A couple were convicted of murdering a 15-year-old boy who was tortured and drowned for being a witch in the UK.

Kristy Bamu, 15, was killed by his sister Magalie, 29, and her partner Eric Bikubi, 28.

He died in a bath at their tower block flat in Newham, east London, on Christmas Day 2010 after days of being abused.

He had come to London from Paris with his two brothers and two sisters to spend the festive season with Magalie.

But things turned sour when the couple, who were said to be obsessed with witchcraft known as kindoki in their native Democratic Republic of Congo, accused him of putting spells on a younger child.

Football coach Bikubi and Magalie were found guilty of murder at the Old Bailey and will be sentenced on Monday.

Judge David Paget told the jury of seven women and five men that the case was so "harrowing" he was exempting them from jury service for the rest of their lives.

"It is a case we will all remember," he told them. "Court staff will speak to you and offer help to you."

Kristy's family was not in London for the verdicts but a statement was read from his father, Pierre.

He said: "Kristy died in unimaginable circumstances at the hands of people he loved and trusted - people we all loved and trusted.

"I feel betrayed. How could they accuse, judge and sentence?

"To know that Kristy's own sister, Magalie, did nothing to save him makes the pain that much worse."

Detectives said other children in Britain had been subjected to terrible ordeals after being accused of witchcraft.

The court heard that Kristy was in such pain after three days of fasting and being attacked that he "begged to die" before slipping under the water.

He had been struck with knives, sticks, metal bars, and a hammer and a chisel.

After he refused to admit to sorcery and witchcraft, his punishments in a "deliverance" ceremony became more horrendous.

Bikubi forced them to pray for deliverance for three days and nights and deprived them of food and water.

The sisters, aged 20 and 11, were beaten along with Kristy, but escaped further attacks after "confessing" to being witches.

Kristy was singled out after wetting his pants. He was struck in the mouth with a heavy bar and hammer, knocking out his teeth.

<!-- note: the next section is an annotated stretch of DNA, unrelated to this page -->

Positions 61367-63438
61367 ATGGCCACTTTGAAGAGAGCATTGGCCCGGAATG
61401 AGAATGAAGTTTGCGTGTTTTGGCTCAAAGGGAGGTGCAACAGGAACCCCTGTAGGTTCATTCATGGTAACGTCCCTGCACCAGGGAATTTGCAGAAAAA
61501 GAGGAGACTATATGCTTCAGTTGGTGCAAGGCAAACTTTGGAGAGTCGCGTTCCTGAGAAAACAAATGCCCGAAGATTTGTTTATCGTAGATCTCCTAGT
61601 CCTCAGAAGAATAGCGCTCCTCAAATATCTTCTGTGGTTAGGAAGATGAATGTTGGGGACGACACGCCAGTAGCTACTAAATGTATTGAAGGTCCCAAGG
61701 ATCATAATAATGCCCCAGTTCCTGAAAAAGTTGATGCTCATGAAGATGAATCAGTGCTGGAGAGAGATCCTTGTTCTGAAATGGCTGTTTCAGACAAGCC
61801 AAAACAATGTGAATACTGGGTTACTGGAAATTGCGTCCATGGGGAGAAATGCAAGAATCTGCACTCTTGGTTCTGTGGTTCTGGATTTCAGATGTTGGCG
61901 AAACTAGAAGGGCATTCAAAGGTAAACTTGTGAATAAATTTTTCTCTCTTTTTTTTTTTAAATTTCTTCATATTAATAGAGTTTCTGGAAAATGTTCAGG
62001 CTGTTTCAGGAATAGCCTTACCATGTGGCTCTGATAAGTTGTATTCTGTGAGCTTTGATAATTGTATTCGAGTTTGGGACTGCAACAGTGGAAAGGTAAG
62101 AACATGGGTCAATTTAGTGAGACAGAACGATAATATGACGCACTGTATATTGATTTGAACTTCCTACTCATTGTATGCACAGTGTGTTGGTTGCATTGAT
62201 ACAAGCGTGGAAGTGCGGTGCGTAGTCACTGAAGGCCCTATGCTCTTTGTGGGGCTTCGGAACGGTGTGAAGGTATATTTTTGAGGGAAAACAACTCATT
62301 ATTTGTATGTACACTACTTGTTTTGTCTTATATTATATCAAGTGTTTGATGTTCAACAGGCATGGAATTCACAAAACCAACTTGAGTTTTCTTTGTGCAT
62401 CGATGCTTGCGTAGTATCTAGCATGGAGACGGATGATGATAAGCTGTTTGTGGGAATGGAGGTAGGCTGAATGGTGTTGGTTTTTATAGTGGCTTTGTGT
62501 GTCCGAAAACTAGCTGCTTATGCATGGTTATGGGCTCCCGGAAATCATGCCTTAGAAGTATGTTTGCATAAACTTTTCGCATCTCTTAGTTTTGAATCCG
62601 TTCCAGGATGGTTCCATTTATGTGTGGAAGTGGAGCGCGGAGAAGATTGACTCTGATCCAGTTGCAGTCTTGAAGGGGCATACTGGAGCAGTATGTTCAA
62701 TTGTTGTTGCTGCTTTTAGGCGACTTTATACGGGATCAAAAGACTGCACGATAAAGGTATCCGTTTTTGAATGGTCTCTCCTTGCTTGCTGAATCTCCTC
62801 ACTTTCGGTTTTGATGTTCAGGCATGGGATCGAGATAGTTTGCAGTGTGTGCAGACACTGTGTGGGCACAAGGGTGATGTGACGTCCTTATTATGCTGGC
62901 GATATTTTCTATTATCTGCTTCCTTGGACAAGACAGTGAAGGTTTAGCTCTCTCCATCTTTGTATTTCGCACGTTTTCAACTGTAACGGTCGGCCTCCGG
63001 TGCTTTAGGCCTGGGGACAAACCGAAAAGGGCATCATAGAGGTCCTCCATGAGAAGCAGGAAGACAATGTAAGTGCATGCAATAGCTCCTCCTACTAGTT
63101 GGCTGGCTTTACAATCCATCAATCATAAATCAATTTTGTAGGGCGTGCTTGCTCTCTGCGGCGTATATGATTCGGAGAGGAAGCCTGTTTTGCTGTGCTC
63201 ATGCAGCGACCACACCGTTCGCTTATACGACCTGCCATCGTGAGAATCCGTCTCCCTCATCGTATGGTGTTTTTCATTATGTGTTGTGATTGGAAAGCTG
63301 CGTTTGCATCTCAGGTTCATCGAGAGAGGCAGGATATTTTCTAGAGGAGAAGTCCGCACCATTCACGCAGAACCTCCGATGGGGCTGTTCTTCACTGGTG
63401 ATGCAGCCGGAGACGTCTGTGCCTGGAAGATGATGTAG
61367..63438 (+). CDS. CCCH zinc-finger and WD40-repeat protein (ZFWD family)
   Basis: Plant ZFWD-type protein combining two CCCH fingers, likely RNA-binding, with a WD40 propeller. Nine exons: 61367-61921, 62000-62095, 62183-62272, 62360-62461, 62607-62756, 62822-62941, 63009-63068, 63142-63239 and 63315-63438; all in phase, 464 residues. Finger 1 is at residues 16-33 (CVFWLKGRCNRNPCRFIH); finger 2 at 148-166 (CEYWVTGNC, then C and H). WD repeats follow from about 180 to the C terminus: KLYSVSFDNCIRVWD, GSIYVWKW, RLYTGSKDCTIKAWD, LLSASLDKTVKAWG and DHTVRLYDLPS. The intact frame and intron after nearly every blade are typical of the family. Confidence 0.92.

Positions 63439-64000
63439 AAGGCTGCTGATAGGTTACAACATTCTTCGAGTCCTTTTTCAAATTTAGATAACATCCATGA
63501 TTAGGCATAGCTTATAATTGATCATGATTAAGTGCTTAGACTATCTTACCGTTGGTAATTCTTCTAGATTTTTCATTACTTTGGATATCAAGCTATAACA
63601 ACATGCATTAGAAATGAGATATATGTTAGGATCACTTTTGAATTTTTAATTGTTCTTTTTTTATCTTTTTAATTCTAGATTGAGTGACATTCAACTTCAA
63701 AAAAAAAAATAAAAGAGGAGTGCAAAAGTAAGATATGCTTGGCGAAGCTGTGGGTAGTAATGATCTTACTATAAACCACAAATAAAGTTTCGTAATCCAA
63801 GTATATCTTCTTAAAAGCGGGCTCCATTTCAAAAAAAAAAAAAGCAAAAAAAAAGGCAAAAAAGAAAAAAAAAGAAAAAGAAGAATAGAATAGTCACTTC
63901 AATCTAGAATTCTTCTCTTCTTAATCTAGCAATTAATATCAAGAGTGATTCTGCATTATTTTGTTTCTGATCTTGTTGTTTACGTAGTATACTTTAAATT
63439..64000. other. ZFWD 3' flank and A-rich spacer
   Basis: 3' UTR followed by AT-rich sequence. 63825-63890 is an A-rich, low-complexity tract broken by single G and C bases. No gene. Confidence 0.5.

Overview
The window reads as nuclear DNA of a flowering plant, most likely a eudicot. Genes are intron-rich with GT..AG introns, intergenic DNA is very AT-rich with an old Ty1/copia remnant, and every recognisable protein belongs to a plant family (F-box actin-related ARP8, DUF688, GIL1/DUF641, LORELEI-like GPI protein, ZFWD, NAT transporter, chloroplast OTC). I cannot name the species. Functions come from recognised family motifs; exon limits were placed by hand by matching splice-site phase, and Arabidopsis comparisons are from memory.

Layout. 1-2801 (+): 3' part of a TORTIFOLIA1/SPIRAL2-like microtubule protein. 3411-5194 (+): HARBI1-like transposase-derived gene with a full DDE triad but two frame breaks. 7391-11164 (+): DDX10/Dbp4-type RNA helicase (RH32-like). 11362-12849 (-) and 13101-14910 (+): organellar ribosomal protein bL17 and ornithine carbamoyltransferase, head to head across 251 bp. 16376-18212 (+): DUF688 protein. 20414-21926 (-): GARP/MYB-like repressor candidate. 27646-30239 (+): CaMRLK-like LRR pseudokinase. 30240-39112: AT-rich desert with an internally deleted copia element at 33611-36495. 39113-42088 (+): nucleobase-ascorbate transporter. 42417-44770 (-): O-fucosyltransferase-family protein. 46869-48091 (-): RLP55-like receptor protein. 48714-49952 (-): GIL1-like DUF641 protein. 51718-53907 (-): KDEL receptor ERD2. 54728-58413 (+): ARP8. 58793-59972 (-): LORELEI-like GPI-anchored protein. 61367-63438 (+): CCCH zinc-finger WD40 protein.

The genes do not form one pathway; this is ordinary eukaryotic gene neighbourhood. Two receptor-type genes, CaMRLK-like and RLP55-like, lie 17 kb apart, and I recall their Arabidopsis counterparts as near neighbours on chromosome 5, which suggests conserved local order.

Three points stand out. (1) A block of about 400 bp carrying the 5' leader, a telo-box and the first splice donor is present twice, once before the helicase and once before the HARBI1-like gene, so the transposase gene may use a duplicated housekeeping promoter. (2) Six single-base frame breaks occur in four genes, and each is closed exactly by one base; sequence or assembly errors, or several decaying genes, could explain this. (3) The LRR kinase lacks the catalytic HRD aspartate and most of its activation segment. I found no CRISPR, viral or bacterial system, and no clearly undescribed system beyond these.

Ceramic floor tiles and bottles were smashed on his head and a pair of pliers used to twist his ear.

The terrified siblings, who also included a 13-year-old boy and an autistic brother aged 22, were made to join in the torture.

At one point, Bikubi told the youngsters to jump out of the window to see if they could fly, the court heard.

They looked to their older sister to save them, but instead Magalie encouraged Bikubi and beat Kristy until he also confessed to witchcraft.

Sister Kelly, now 21, broke down several times in court as she relived the terror.

She said: "It was as if they were obsessed by witchcraft and then it became absolutely unbearable.

"I did not know what was going on in their minds. They decided we had come there to kill them."

Kelly added: "Kristy asked for forgiveness. He asked again and again.

"Magalie did absolutely nothing. She didn't give a damn. She said we deserved it.

"I am sure she still believes even to this day that we are witches."

At the end of their ordeal, the brothers and sisters were all placed in the bath to be hosed down in cold water with a shower head.

Brian Altman QC, prosecuting, said: "It was only when he realised that Kristy was not moving that Eric Bikubi stopped what he was doing and pulled him from the water. By then it was too late."

Kristy had 130 separate injuries and died from a combination of being beaten and drowning.

Mr Altman said: "In a staggering act of depravity and cruelty, they both forced the others to take part in the assaults upon

"As Kristy's injuries became ever more severe, he even pleaded to be allowed to die.

"Eventually Bikubi took him into the bathroom, put him in the bath and started to run the water.

"Kristy was just too badly injured and exhausted to resist or to keep his head above the water.

"Kristy was killed in the name of witchcraft. It is hard to believe in this day and age anyone can believe someone was practising witchcraft."

The jury was told that in the DRC, witchcraft was practised in Christian churches but could become "evil" when out of the church's control.